Chlorociboria sp.

Had I known I was photographing something uncommonly encountered, I would have made more of an effort to get an exceptional photograph or two. Michael Kuo, the principal developer of the excellent states: “I had wanted to find the fruiting bodies of Chlorociboria for many years…the tiny mushrooms are seldom seen…This year I finally found the little blue-green cups, after years of searching.” My father spotted these growing on the rotting log of a fallen ash tree (I believe) while I was photographing a nearby Ramaria in October of 2008. I was immediately intrigued by the colour, as bluish-green is rare in nature (on land, anyway).

The common names of green stain fungus, green wood cup or green elf cup are applied to the two species of this genus found in North America (seventeen species of the genus worldwide, centre of diversity in New Zealand). Chlorociboria aeruginascens and Chlorociboria aeruginosa are not restricted to North America, though, as they are also found in other temperate regions of the world. It is extremely difficult to tell the two species apart by sight-identification (as noted by Michael Kuo: Chlorociboria). Identification with a high degree of certainty is easiest via a measurement of the diameter of the spores using a microscope.

Jessie Glaeser and Tom Volk provide an excellent account of Chlorociboria aeruginascens. Of particular interest is that the mycelium–the part of the fungus that grows in the substrate and forms the bulk of its mass–stains the substrate (wood) a green or bluish-green colour. This is done via the production and deposit of xylindein, a naphthoquinone. The green-stained wood was and is used by woodworking artists, occurring at least as early as 14th century Italy in intarsia panels (photographs on Tom Volk’s site). Tunbridge Ware, popular in the 18th and 19th centuries, also made use of Chlorociboria-stained wood in the intricate designwork inlaid in these wooden objects.

Chlorociboria sp.
Chlorociboria sp.

15 responses to “Chlorociboria sp.”

  1. Karen Newbern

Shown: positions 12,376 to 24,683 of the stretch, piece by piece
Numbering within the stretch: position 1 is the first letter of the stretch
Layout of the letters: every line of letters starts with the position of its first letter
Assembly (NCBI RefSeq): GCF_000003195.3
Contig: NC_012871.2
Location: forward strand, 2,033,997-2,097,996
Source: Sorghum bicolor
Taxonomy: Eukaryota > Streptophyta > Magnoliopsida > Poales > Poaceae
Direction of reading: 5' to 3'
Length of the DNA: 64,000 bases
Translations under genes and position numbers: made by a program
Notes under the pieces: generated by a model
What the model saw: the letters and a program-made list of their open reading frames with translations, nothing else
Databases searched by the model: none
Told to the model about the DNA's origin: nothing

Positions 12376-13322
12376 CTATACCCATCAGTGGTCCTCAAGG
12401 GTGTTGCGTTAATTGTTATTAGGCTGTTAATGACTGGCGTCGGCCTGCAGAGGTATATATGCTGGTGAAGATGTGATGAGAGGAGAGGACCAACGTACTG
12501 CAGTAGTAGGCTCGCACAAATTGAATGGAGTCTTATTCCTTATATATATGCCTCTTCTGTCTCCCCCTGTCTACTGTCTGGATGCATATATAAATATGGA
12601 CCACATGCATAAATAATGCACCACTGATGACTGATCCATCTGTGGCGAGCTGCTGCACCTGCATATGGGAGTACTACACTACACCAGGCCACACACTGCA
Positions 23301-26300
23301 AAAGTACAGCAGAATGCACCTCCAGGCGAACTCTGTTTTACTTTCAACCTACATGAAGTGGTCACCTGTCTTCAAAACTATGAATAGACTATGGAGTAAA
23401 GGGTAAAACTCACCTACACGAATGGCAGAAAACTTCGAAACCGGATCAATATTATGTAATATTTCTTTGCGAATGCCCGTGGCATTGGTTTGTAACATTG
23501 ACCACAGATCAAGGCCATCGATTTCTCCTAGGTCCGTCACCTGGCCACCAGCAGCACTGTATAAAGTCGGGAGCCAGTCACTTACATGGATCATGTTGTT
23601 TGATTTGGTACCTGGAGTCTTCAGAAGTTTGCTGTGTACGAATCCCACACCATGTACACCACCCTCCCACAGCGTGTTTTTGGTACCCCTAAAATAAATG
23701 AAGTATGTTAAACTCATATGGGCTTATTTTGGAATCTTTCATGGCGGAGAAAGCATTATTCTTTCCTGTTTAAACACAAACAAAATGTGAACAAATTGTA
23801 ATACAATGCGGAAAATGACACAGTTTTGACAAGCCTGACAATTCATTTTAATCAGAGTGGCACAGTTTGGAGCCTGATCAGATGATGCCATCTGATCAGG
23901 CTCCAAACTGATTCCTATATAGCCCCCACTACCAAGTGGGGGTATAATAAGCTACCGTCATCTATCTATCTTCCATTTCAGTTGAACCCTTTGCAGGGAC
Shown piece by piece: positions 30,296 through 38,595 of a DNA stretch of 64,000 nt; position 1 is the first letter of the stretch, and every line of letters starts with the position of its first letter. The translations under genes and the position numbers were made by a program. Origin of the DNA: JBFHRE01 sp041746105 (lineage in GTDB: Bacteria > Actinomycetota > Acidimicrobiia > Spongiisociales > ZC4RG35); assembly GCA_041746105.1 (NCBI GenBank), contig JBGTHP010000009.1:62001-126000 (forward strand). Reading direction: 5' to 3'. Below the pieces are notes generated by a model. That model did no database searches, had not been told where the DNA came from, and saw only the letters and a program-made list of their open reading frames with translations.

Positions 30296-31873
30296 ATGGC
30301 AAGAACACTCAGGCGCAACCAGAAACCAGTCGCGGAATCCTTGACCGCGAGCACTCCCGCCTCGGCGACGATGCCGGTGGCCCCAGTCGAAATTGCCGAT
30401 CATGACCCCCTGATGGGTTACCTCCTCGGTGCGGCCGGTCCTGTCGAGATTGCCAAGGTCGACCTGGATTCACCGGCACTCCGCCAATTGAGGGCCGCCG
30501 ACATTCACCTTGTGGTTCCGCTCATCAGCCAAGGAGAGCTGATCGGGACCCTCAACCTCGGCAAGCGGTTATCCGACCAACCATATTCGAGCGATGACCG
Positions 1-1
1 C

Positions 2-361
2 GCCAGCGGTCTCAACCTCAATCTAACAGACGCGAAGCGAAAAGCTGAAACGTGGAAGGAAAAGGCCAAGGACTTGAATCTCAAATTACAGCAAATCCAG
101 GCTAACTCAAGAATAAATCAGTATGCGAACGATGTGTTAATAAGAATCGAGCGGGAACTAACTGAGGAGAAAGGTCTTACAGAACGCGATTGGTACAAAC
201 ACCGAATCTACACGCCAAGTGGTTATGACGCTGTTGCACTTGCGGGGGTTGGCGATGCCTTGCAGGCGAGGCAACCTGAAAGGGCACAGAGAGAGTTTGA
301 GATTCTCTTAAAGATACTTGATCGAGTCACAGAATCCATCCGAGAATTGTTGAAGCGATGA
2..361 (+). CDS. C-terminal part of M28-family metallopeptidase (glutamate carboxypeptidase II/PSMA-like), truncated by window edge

I’ve seen wood stained this color before but never knew what might have caused it. Now I’ll need to watch for the fruiting bodies – very interesting!

  2. Julie

    How lucky you are to have encountered these delightful fungi. I have been searching in vain for years. So far, no luck. Thank you for the photos and write-up. I look forward to seeing more fungi photos! Julie

  3. Deb Lievens

    I wondered for years what caused the bluish stain on brush in the NH woods. Finally a mycologist IDed it for me. I see the stain all over. You would not have believed the exhibition when I finally found some good sized fruiting bodies. I was jumping up and down and exclaiming to my friend who knows me well, but is not a plant geek. Fortunately I had a camera. Since then I have seen tiny fruiting bodies on several occasions. But the decent sized ones are uncommon. For future reference, I found them on the underside of a piece of windfall, so now I always check both sides of branches. At the time, I don’t know what made me pick up the stick. My sighting was in September after two days of heavy rain. I’ve always assumed that was a factor. Good searching to lovers of that fabulous color.

  4. Tammy

    I’ve seen the stained wood before but not the fruiting bodies. Will have to keep an eagle eye peeled for them in the future! So pretty!

  5. Bonnie

    My goodness!

  6. Ann Rein

    I’ve seen the blue stain, too, but never saw the fruiting bodies. What an amazing color!

  7. phillip

    my new line of candy….’mushroom-mints’…

  8. elizabeth a airhart

    elves caps the little folk enjoy bright colors
    amazeing photos thank you the little blue caps
    that came out of the soil after a rain here in
    florida were amazeing our trees barks arealways
    growing and blooming with something
    daniel have you read of the really big
    giant carnivorous plant found in the central
    high land of the philippines named for
    david attenborough can even catch rats
    garden of eden web site

  9. beverley bowhay

    what an amazing world of unimaginable diversity and beauty we are fortunate enough to be sharing!!

  10. Don Fenton

    You can do what you choose,
    But don’t step on
    My blue-stained shoes!

  11. MercyJoy

    How pretty!! They look like little turquoise trumpets.
    I wonder… are the mycelium blue as well?

  12. sasha

    wow! so beautiful
    fungi are a gateway organisims!
    pura luz pura vida
    from costa rica

  13. aphexZero

    That’s why those Avatar guys look so strange…

  14. Hookah Happiness

    Beautiful images. I have lots of these in my yard.

  15. billbarnes

    Saw this in Maine in June around rotted logs , very striking color , not one to forget .

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